The Z3 was used for aerodynamic calculations but was destroyed in a bombing raid on Berlin in late 1943.
The basic idea for bombes came from Polish code-breaker Marian Rejewski's 1938 "Bomba."After successfully demonstrating a proof-of-concept prototype in 1939, Professor John Vincent Atanasoff receives funds to build a full-scale machine at Iowa State College (now University).
The machine was designed and built by Atanasoff and graduate student Clifford Berry between 19.
A total of ten Colossi were delivered, each using as many as 2,500 vacuum tubes.
A series of pulleys transported continuous rolls of punched paper tape containing possible solutions to a particular code.
Called the “Model K” Adder because he built it on his “Kitchen” table, this simple demonstration circuit provides proof of concept for applying Boolean logic to the design of computers, resulting in construction of the relay-based Model I Complex Calculator in 1939.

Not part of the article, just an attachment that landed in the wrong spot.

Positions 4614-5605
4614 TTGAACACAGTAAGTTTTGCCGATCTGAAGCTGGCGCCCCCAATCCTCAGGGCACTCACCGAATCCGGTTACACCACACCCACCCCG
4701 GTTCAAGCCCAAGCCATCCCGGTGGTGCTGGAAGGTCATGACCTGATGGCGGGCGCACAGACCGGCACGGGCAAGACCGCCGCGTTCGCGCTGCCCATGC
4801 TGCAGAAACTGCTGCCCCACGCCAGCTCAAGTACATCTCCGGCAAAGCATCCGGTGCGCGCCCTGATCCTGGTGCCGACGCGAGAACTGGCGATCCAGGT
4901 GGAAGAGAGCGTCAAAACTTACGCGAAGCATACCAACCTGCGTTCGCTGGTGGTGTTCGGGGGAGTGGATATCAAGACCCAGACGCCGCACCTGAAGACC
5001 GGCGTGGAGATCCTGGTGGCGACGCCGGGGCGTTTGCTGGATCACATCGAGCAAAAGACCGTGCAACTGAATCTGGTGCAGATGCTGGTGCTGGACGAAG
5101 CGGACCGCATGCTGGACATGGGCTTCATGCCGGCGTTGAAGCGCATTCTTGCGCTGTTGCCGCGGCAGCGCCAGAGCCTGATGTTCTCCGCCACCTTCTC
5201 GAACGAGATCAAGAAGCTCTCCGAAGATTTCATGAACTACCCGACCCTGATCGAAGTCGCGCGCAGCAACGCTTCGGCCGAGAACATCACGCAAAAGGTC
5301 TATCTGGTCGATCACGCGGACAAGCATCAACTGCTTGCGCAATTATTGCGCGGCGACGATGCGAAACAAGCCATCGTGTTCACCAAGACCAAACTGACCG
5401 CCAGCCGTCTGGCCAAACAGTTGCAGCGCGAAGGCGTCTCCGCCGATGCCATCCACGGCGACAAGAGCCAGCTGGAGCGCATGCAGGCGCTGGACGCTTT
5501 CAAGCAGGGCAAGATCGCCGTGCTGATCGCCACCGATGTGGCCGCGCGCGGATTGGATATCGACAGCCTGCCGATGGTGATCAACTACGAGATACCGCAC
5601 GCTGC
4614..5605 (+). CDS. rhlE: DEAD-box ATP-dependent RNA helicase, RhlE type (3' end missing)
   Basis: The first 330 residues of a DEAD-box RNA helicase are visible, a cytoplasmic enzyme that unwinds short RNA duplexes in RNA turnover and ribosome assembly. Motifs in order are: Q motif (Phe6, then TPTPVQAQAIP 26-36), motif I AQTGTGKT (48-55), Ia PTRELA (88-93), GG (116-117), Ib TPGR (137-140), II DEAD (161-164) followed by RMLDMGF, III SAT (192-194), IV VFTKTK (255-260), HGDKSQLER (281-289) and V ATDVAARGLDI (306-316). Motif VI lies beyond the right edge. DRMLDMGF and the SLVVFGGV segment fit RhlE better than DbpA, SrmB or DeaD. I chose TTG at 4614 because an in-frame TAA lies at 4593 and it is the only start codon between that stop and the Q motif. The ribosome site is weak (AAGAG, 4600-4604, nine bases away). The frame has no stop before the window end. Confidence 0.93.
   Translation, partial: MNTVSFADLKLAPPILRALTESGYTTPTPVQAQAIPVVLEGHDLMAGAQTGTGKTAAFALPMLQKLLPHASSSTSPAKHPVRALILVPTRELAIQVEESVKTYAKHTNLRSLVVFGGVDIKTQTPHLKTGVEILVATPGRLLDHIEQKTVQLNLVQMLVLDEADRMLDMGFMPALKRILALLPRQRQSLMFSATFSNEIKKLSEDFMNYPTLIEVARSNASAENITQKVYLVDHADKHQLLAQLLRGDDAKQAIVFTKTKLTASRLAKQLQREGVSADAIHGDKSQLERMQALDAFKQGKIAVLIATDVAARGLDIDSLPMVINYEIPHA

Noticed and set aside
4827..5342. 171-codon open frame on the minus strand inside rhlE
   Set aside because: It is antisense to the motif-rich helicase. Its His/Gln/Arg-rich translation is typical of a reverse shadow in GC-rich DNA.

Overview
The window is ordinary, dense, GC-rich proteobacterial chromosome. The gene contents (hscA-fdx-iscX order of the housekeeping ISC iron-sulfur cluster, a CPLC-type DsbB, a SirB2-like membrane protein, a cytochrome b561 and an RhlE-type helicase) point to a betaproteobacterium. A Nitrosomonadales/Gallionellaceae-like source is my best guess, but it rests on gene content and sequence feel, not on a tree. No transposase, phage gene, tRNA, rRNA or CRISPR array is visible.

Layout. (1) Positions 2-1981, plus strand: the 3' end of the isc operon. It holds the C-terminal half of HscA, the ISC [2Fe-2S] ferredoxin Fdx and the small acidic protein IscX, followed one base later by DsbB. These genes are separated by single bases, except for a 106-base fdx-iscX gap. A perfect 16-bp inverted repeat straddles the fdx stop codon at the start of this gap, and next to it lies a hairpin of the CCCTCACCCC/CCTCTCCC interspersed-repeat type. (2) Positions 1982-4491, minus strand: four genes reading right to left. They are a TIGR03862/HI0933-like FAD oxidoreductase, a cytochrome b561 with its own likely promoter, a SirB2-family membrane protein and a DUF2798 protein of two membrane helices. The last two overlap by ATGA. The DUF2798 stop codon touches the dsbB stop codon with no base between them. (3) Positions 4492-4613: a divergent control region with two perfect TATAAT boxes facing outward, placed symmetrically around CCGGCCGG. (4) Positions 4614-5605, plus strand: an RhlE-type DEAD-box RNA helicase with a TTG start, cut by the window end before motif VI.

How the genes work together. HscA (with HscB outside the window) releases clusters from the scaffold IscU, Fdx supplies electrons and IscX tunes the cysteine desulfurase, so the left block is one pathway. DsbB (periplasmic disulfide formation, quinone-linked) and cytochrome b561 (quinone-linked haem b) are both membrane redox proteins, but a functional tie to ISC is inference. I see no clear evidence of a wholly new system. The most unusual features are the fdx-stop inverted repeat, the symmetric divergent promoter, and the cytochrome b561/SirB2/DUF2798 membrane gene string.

That same year in Germany, engineer Konrad Zuse built his Z2 computer, also using telephone company relays.The US Army asked Bell Laboratories to design a machine to assist in testing its M-9 gun director, a type of analog computer that aims large guns to their targets.Mathematician George Stibitz recommends using a relay-based calculator for the project.After the war, he concentrated on the development of Princeton´s Institute for Advanced Studies computer.An inspiring summer school on computing at the University of Pennsylvania´s Moore School of Electrical Engineering stimulates construction of stored-program computers at universities and research institutions in the US, France, the UK, and Germany.The machine’s existence was not made public until the 1970s.Conceived by Harvard physics professor Howard Aiken, and designed and built by IBM, the Harvard Mark 1 is a room-sized, relay-based calculator.The machine had a fifty-foot long camshaft running the length of machine that synchronized the machine’s thousands of component parts and used 3,500 relays.The Mark 1 produced mathematical tables but was soon superseded by electronic stored-program computers.The ABC was at the center of a patent dispute related to the invention of the computer, which was resolved in 1973 when it was shown that ENIAC co-designer John Mauchly had seen the ABC shortly after it became functional.The legal result was a landmark: Atanasoff was declared the originator of several basic computer ideas, but the computer as a concept was declared un-patentable and thus freely open to all.